(4)    Paul said, to women and men, “… be filled with the Spirit, speaking to one another with psalms, hymns, and songs from the Spirit. Sing and make music from your heart to the Lord ….” (Eph 5:18-20)

(5)    Paul said, to women and men, “… teach and admonish one another with all wisdom through psalms, hymns, and songs from the Spirit, singing to God ….” (Col 3:16)

Women (and men) commanded to teach everyone, everywhere (not just their own sex and not just outside a worship assembly) with a necessary inference of reading scripture and speaking about Christ: 

(6)    Jesus said “Go ye therefore, and teach all nations, baptizing them in the name of the Father, and of the Son, and of the Holy Ghost ….” (Matt 28:19 (KJV))

Women commanded to serve all with speaking and other gifts with a command or necessary inference of no blanket exclusion as to time, place, or audience as they are commanded to do so “as one who speaks the very words of God”:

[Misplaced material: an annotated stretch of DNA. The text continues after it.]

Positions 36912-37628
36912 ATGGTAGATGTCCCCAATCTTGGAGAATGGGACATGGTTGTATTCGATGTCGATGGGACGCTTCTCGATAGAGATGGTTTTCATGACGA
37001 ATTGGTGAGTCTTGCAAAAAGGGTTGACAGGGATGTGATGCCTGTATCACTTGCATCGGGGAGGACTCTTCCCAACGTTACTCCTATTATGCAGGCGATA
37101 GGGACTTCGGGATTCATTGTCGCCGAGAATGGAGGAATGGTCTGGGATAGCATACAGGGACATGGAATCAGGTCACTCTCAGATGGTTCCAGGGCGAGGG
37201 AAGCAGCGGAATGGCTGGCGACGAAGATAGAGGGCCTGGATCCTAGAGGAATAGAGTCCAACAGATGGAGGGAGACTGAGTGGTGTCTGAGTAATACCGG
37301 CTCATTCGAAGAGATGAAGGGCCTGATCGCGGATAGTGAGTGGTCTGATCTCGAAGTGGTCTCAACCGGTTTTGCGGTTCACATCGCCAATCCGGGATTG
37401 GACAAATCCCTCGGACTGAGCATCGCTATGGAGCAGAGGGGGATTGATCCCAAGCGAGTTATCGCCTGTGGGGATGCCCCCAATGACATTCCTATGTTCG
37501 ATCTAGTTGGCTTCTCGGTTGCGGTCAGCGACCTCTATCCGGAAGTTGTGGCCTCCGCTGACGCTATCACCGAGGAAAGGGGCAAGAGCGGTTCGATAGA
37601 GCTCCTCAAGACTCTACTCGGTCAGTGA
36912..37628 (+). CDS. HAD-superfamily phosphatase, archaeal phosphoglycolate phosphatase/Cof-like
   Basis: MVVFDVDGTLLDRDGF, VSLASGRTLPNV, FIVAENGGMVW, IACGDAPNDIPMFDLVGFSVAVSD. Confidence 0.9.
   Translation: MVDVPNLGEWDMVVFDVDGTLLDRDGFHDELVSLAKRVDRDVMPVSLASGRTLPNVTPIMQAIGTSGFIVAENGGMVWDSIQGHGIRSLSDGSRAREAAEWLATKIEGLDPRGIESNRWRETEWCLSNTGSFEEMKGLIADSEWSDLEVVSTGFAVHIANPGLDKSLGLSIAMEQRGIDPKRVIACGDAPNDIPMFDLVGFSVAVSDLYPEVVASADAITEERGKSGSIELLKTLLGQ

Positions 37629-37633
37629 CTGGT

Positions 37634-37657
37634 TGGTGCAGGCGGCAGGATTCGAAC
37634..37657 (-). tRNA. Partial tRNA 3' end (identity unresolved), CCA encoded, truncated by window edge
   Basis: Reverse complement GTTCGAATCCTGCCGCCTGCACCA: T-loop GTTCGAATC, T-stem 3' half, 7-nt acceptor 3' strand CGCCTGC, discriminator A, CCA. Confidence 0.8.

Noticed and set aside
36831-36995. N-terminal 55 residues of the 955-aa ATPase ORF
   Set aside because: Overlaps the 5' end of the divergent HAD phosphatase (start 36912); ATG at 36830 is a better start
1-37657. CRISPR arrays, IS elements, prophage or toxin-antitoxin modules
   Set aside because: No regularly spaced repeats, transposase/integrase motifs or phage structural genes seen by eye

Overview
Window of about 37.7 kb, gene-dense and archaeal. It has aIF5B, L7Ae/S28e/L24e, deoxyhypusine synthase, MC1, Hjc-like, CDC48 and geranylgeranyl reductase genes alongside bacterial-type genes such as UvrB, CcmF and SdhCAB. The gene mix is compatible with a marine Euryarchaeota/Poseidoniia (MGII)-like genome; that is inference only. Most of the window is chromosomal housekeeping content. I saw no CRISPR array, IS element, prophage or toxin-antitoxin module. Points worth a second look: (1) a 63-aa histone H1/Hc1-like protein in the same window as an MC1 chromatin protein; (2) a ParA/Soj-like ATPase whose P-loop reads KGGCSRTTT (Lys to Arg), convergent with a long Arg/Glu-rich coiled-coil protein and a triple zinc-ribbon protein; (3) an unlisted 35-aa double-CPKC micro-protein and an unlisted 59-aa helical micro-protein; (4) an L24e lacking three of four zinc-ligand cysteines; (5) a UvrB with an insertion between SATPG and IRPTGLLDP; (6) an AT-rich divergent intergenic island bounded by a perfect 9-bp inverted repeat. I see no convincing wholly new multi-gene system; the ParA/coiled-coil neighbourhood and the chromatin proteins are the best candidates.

(7)   The Apostle Peter said, to women and men, “Each of you should use whatever gift you have received to serve others,”—not just other women—“as faithful stewards of God’s grace in its various forms.  If anyone speaks, they should do so as one who speaks the very words of God.  If anyone serves, they should do so with the strength God provides, so that in all things God may be praised through Jesus Christ. ….”  (1 Peter 4:10-11) (NIV)

Approved example of a woman praying and prophesying before a mixed group: